‘Far Cry 4′: Hands-On in the New Open World

Source: Ubisoft

Source: Ubisoft

Far Cry 4 is almost here, which means gamers will have another enormous open world to explore, should they choose to play this game over its many, many AAA competitors this holiday season. The people at Ubisoft certainly hope you choose to play it, so they invited me for a hands-on preview of a near-final build of the game to give you an idea of what to expect when it comes out on November 18.

A PR rep put me in front of a TV and handed me a set of headphones and a PlayStation 4 controller. My preview started at some point near the beginning of the game, after the player has been set free to explore the game world.

First off, Far Cry 4 looks fantastic, filled with all the most vibrant colors that exist in nature, from blazing blue skies to lush forest greens, plus long draw distances and rarely noticeable graphical pop-ins. On PlayStation 4, at least, the game is a looker.

Far Cry 4 stars a man named Ajay who was born in the Himalayan country of Kyrat, but he grew up in the U.S. after moving with his mother when he was four. As the game begins, he arrives in Kyrat to scatter his mom’s ashes and discovers that a brutal tyrant named Pagan Min has taken over the country, destroying their religious artifacts and using their farms and industry to fund his army.

Ajay quickly gets caught up in the resistance, which is led by two people, Sabal and Amita, who often have polar opposite ideas about how to fight against Min’s forces. Sabal is a traditionalist who wants things to go back to the way they were, while Amita is more progressive, focusing on issues like education and women’s rights. As you play through the main story line, both Sabal and Amita try to sway you to do things their way.

To get a idea of what the missions are like, I went to an indicator on the map and watched a cutscene play out between Amita and Sabal, who were arguing about what to do next. Amita thought we should collect intel from a nearby base, while Sabal wanted to help defend a friendly outpost from an attack. The cutscene ended with Amita storming off and Sabal wandering out to sulk. As Ajay, I had two options: I could talk to Amita and choose to carry out her plan, or go with Sabal’s.

Source: Ubisoft

Source: Ubisoft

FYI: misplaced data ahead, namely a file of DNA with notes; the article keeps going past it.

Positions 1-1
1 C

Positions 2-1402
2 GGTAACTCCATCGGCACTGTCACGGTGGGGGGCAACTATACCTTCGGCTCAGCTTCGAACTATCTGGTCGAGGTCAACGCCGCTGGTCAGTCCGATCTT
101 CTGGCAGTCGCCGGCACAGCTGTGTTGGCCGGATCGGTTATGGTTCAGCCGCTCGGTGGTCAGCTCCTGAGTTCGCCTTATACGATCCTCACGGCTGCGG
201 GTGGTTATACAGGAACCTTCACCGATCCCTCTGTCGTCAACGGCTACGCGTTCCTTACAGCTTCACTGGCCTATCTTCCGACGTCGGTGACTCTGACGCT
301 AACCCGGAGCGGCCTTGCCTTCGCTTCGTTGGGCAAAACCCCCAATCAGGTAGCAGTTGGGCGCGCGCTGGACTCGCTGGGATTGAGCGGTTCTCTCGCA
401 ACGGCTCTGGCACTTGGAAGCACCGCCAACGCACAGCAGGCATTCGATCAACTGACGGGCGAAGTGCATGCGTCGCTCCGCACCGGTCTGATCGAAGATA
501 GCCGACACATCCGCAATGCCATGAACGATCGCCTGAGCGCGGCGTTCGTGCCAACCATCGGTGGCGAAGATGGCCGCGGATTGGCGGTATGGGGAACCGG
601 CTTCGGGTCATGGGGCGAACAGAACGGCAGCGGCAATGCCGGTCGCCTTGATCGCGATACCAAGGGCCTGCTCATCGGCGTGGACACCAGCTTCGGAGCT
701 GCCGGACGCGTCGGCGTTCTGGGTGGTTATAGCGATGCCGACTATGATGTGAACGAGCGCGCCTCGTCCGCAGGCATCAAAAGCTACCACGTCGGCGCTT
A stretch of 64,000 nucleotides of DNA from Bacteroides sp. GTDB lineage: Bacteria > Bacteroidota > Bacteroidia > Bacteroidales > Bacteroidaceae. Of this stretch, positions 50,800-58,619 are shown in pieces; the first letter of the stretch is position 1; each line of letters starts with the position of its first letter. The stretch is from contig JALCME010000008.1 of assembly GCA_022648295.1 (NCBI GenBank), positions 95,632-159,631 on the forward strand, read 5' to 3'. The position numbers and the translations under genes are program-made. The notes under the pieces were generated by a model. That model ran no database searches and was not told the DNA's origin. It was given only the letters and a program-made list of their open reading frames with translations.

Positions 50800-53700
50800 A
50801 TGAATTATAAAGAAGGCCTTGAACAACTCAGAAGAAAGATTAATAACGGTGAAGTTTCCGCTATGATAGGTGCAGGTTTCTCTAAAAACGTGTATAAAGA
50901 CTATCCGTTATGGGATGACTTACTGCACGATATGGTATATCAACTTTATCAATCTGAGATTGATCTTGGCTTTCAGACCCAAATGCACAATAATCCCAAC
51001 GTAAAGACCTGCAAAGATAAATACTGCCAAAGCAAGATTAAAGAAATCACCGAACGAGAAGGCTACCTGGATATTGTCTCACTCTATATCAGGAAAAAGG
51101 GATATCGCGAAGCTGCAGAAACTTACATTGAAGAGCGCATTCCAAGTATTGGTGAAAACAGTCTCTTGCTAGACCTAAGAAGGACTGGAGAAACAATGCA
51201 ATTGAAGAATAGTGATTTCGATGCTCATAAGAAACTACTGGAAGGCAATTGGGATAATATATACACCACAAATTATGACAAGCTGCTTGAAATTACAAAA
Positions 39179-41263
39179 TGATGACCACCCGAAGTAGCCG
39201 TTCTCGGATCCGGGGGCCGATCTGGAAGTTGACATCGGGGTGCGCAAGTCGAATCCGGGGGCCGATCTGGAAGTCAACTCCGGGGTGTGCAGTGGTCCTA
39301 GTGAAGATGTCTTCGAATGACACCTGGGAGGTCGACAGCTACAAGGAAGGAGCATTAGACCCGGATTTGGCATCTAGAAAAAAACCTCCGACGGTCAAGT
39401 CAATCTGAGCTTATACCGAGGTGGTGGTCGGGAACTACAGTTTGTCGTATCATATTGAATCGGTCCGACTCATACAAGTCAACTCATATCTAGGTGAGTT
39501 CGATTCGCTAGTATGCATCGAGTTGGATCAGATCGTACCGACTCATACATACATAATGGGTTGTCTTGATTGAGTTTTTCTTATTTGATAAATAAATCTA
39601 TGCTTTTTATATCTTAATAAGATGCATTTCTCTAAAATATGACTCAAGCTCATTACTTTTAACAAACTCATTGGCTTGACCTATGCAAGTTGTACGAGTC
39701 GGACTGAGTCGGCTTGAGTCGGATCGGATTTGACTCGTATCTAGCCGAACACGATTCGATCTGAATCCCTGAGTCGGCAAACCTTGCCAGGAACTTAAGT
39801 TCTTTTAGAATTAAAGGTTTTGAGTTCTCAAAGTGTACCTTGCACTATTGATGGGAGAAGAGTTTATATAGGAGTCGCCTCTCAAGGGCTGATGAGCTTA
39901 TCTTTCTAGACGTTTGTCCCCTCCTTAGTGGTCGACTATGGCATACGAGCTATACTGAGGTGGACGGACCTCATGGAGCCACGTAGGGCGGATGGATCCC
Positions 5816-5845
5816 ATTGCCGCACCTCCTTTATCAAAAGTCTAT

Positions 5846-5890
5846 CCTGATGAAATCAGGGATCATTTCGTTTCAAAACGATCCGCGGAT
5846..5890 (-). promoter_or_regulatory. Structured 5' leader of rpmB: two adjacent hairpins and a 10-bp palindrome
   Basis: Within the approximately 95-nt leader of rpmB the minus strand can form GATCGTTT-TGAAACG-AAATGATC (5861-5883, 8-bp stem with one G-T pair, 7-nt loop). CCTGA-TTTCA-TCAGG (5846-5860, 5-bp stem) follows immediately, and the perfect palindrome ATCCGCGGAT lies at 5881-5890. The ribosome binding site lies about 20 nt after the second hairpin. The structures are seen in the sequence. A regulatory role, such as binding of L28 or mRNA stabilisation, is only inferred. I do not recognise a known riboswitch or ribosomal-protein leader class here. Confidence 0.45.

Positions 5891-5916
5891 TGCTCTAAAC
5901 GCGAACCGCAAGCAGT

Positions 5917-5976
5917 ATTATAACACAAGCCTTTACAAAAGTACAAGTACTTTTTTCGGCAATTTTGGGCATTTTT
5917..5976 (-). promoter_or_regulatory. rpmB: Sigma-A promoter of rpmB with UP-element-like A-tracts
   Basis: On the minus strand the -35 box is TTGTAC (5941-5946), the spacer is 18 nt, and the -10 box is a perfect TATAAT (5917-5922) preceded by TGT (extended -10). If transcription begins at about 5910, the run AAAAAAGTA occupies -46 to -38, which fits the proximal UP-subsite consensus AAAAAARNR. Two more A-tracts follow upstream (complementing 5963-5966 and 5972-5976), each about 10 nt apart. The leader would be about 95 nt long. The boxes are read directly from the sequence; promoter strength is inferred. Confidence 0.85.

The developers I spoke to said your choices don’t have a major effect on the the story — you’re always trying to stick it to Pagan Min — but your choices may lead to a variation on a mission or a different goal. I went with Amita’s plan to collect intel from a nearby base.

When I got to the base, I found what looked like a massacre. The base had been destroyed, and everyone killed. Plus, a number of “hunter” enemies were prowling nearby. Hunters use bows and arrows, and are nearly impossible to track, because they can’t be tagged like other enemies once you see them. Hunters can also commune with animals, so they can sic wolves and birds on you from a distance. Far Cry 3 had nothing like these guys. So I combed through the camp at the areas highlighted on my map, looking for the intel, pausing only to fight the numerous hunters that snuck up on me.

Once I found the three pieces of intel, I reported back to Amita, who was very pleased I had stuck to her plan. I had gained some of her trust, but presumably gotten on Sabal’s bad side (sorry, bro).

After completing the mission, I wondered what good is an open world if you don’t take some time to explore? It was time to wander around aimlessly and see what kind of trouble I could get myself into.

I soon came upon a truck driven by a local member of the resistance. On the gun mounted in the back of the truck was an American Southerner named Hurk. Hurk, who also appeared in the “Monkey Business” downloadable content of Far Cry 3, provided a hilarious interaction by giving me a lesson on fist-bumping, and being confused about which side he was fighting for. Surely that’s not the last of him we’ll see in the game.